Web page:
I was browsing through some books on leadership, reflecting on the qualities of effective leaders. Many of them were obvious – vision, empowerment, collaboration, creativity and so on. One stood out, as something I had never really considered as a quality of a leader, and on closer inspection there are few that deserve more exploration than the somewhat misunderstood idea of asceticism.
leadership for medical women; leadership; medical women; medical leadership;
In the final year of my previous degree, my graduating report for the subject of Information Systems and Organisational Development was titled “Gods and Monsters”. Inspired by the body of work (1984-1991) of INSEAD’s Clinical Professor Manfred Kets de Vries’ in leadership development and organisational design, the essay looked at how the personality and the idiosyncrasies of those at the top (the organisations’ leaders) shape the behaviour, culture, processes, and ultimately the outcomes, of the organisation and its people.
When decisions and leadership are called for I find that a course of action usually comes to mind. However it has taken me my whole life to try to work out an answer to the question: what should I then do next? If I act, or make a suggestion, the outcome may be good. However a corollary may be that other people will not feel that they have had their views accepted or their desires met. Others, who might be less self confident or less assertive, may not have a chance to advance their views. Valuable ideas may be lost.
In an environment that continually demands more from doctors, it is even more important to practise good medicine and to still be a friend, daughter, son, wife, husband, mother, or father. Maintaining a balance between responsibilities at work and at home is important in continuing our personal health, growth and development.
We are all over-achievers. No-one is in medicine because they couldn’t really be bothered or weren’t a little bit consumed by being the best. And more than likely we continue to be a bit consumed by being the best at several things. So it is natural that there will be many facets of our lives that we want to do well in and are competing for our attention. We cannot stop ourselves from having busy lives. If we make the decision to work part time it will inevitably be so that we can fill that time with sporting commitments, artistic pursuits, hobbies, research projects or motherhood. When we retire we will find countless ways to fill our days with new hobbies, skills we never learned and always wanted to, volunteer positions, social and family commitments. It is not in our nature to sit back and watch others – as soon as we have free time we are excited by the prospect of being able to fill it with a new activity. What we can do is learn to manage our time so that we can be relaxed enough to enjoy all of the commitments we have.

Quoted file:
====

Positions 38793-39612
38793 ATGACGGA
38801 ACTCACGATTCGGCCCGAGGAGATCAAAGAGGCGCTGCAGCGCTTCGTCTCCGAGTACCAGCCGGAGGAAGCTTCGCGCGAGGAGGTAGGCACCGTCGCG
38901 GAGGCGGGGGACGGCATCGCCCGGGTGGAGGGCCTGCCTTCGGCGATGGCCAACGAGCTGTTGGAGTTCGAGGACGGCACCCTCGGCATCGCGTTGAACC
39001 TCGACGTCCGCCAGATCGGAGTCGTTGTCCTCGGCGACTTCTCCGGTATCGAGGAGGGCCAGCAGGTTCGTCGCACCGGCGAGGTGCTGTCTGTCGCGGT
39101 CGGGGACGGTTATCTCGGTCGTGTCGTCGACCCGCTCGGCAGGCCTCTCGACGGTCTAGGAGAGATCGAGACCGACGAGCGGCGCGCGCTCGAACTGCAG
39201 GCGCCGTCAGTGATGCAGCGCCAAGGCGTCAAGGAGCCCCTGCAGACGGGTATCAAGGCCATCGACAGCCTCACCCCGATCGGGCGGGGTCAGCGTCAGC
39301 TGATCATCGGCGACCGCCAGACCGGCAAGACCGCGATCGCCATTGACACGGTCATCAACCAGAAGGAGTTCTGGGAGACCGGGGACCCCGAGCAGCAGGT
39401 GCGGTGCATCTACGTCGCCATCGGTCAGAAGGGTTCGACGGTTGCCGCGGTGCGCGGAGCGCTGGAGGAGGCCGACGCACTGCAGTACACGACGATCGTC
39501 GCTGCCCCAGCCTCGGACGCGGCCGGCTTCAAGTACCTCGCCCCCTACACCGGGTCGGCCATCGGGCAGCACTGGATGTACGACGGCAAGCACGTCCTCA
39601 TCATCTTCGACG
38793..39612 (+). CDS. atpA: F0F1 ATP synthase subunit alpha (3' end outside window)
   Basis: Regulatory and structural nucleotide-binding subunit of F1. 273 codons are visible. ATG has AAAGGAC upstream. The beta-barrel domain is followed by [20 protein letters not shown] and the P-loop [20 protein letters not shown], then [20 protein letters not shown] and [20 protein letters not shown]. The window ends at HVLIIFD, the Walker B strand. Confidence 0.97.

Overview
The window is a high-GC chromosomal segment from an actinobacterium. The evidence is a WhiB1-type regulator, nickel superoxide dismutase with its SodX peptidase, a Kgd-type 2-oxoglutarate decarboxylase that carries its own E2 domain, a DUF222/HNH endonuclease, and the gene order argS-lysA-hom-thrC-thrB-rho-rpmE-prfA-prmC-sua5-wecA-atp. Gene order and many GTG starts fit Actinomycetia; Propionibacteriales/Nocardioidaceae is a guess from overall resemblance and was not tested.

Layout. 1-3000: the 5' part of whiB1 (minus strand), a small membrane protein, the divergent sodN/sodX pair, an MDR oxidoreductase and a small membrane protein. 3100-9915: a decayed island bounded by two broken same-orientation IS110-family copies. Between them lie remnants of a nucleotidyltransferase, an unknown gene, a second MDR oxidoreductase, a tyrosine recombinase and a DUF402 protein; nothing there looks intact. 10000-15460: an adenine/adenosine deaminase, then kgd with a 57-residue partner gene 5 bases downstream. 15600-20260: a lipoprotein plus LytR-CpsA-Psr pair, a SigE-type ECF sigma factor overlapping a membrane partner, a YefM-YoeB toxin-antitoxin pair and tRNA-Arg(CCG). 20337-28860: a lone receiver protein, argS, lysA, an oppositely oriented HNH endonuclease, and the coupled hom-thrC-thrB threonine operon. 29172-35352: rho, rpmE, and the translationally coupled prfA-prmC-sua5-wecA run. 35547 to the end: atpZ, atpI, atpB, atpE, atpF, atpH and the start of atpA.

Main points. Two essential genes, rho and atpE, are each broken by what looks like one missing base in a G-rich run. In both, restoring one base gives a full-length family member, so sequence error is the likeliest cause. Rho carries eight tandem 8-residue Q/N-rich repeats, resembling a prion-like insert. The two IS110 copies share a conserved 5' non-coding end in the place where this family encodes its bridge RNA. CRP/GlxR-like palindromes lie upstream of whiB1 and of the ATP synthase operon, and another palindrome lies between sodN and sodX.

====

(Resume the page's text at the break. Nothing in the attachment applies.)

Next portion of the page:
This year, as I entered my first year of the clinical part of my medical degree, I was excited about the opportunities and experiences that awaited me. Along with this excitement, though, came apprehension about how I would be able to make the most out of clinical placement and getting the best learning experiences possible. I knew that this would need active effort on my part, seeking out the best opportunities, experiences and answers.
Throughout my time as a medical student, there have been many incidences where I was put in a position of leadership willingly or unwittingly. Whether it be through student clubs and societies, volunteer projects or in a tutorial group situation. These valuable experiences allowed me to observe different styles of organisational hierarchy and opened my eyes to a variety of methods of managing a team. Though I didn’t know the theory at the time and wish that I did, I have later learnt about the Situational Leadership “theory”. Or as how the inventor of the theory – Paul Hersey would describe it – the Situational Leadership “model”, as it is something that “you can take out and replicate, something practical and applicable and use in a variety of different settings”
Junior doctors in Australia are experiencing high levels of stress affecting their physical and mental health and ultimately placing patients at much greater risk than previously (Bruce, Thomas & Yates 2003). Sources of stress for junior doctors involve interplay of external pressures in the workplace and personal coping mechanisms. Managing stress among junior doctors involve a combination of support systems in the workplace and appropriate training of young doctors.
Leadership is an evolving social construct. The term has been used interchangeably with control in the past, but, in our society, it has come to have a greater significance if it comes in the form of guidance and management. Ancient history remembers great individuals who, apparently single handed, commanded armies, countries or even empires in the direction that the leader determined. Modern society has changed and developed in structure to the point that no longer is any individual seen to be singularly responsible for decisions, regardless of what they may be heading.